Scientists and the public share doubts about research, but findings in social science are least respected, say Richard Wiseman and Caroline Watt
A few weeks ago we conducted a survey of delegates and speakers at the British Association Annual Festival of Science to see how much confidence they have in science. The results were surprising and worrying.
We first asked 100 members of the public to indicate their "confidence in the validity of scientists' findings and conclusions" in the physical, biological and social sciences by circling a percentage between zero and 100. Overall, the public indicated a 70 per cent confidence for physical sciences, 62 per cent for biological and 48 per cent for social science. The figures suggest that there is an underlying doubt about findings in the physical and biological sciences and downright scepticism for the social sciences.
Next we presented the same questions to 100 scientists at the festival. This group had 79 per cent confidence in the physical sciences, 69 per cent in the biological sciences and a surprisingly low 44 per cent in the social sciences.
This low figure is not the result of those involved in physical and biological sciences being sceptical about the social sciences - the social scientists we surveyed had only 51 per cent confidence in their own discipline. In short, scientists were slightly more confident than the public in the physical and biological sciences, but less confident than the public about the social sciences. None of the confidence ratings is particularly high. The figures could be taken to indicate that scientists have a lack of confidence in about a quarter of findings in the physical and biological sciences, and are sceptical of more than half of findings in the social sciences.
Finally, we surveyed 100 "science communicators", including journalists, teachers and professional science communicators. They showed the same pattern as the other groups and had levels of confidence similar to those of the scientists.
The generally low confidence in science may be because people realise that science is a far from perfect activity. Any result may be contaminated by methodological bias, inappropriate statistical procedures or fraud. Also, the public is often exposed to contradictory findings and advice from experts in the media, which may lower public confidence in science.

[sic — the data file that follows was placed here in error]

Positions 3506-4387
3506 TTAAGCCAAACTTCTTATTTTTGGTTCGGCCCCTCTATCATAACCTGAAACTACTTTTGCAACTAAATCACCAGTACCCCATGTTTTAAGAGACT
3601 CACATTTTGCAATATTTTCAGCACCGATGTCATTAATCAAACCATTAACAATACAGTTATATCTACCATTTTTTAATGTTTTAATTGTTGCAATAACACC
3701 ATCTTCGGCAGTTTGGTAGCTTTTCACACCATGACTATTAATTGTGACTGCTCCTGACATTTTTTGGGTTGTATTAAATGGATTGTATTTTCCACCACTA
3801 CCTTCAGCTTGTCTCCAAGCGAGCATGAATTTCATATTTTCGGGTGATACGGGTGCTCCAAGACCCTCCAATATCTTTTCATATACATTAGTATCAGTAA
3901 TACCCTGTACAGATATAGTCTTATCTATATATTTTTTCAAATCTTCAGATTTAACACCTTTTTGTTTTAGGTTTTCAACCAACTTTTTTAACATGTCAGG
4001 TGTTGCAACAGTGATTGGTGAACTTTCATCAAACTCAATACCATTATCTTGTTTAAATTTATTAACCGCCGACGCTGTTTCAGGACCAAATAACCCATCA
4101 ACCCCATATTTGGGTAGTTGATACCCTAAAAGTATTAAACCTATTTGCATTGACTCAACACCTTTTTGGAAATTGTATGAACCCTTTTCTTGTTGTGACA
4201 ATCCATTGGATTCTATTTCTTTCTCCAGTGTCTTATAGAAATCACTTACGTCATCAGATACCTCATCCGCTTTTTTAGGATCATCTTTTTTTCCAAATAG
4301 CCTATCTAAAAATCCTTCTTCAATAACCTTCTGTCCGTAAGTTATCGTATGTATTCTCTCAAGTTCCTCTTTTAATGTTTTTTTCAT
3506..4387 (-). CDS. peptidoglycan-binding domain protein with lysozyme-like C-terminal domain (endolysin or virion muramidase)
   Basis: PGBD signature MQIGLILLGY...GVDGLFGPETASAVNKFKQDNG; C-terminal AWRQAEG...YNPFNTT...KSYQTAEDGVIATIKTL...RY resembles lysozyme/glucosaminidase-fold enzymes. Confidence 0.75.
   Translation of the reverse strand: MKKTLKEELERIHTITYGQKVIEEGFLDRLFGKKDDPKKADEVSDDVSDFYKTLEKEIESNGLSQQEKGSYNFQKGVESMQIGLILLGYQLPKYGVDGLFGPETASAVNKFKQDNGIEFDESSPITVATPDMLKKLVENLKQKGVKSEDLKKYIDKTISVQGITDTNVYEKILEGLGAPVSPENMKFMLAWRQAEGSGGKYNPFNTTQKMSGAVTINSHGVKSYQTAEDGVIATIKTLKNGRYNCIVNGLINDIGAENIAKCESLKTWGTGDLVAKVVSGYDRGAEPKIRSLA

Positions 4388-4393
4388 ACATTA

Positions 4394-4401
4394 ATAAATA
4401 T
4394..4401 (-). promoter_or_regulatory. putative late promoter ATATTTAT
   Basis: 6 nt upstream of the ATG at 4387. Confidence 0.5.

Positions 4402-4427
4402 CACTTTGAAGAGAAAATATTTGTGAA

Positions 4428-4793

But why such low confidence in social science? One possibility is that this reflects an understanding of the inherent unpredictability of human behaviour compared with physical systems. Although experimental methods may be carefully applied in behavioural research, the participants may respond in more complex ways, thus reducing the consistency of experimental findings. This means that "higher power" studies with more participants or data points are required to detect the existence of an effect compared with the other sciences. One recent review paper has found that social science research is plagued by low statistical power, making it difficult to replicate findings. Another possibility is that the results may be an honest admission of flaws in social science research, or indeed throughout the sciences, which social scientists are more willing than others to admit to.
Finally, we were able to poll 100 school and college and 100 university students. Combining these groups with our existing data from the professional scientists allowed us to examine what happens to confidence in each of the three areas of science as people progressed from being school pupils to university students and then professional scientists. Divergent trends appeared for the three disciplines. Confidence in physical sciences rose from 70 per cent to 79 per cent with increased academic involvement. Confidence held stable at about 69 per cent for biological sciences. For the social sciences, however, confidence fell from 53 to 44 per cent.
Perhaps the increasing confidence in physical sciences is a result of working within relatively well-elaborated theoretical systems in combination with the benefits of high status and associated funding advantages. For the social sciences, confidence may drop as an understanding grows of the complexities and difficulties of this kind of research.
The only good news is that the survey would count as social science, and so it seems likely that only about 50 per cent of people will take the findings seriously.
Richard Wiseman is professor of psychology at the University of Hertfordshire. Caroline Watt is a research fellow in the psychology department, Edinburgh University.
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